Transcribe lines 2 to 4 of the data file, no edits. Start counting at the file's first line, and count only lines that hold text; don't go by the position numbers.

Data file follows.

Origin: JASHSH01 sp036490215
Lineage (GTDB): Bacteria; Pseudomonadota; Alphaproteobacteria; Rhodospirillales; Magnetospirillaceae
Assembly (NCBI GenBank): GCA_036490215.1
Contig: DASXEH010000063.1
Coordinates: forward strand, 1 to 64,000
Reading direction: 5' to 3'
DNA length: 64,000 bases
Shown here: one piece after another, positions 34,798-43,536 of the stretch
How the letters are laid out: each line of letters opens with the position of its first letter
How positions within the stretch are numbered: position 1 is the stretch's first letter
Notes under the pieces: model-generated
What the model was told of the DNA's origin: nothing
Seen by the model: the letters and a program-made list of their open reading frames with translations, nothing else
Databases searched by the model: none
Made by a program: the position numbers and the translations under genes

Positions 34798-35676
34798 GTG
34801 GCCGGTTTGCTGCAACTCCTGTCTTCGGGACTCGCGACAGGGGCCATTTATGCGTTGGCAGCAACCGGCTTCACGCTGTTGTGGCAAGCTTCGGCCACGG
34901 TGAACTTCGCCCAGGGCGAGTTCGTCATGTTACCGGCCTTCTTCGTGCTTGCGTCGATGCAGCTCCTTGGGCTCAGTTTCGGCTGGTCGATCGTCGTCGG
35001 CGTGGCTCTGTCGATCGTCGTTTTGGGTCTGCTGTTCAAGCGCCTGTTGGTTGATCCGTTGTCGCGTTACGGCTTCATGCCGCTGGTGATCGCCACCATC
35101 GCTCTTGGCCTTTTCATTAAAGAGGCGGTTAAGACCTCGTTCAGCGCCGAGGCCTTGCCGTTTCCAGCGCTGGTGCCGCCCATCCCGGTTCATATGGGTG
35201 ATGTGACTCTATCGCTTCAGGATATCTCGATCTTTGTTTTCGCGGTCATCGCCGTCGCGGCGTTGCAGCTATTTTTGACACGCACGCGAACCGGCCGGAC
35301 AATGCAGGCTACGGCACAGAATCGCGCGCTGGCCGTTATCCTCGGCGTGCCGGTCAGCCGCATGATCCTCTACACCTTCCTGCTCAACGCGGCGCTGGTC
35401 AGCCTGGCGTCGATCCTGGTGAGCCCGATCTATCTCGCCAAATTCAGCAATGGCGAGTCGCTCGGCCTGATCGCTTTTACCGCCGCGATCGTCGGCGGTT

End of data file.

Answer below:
Lineage (GTDB): Bacteria; Pseudomonadota; Alphaproteobacteria; Rhodospirillales; Magnetospirillaceae
Assembly (NCBI GenBank): GCA_036490215.1
Contig: DASXEH010000063.1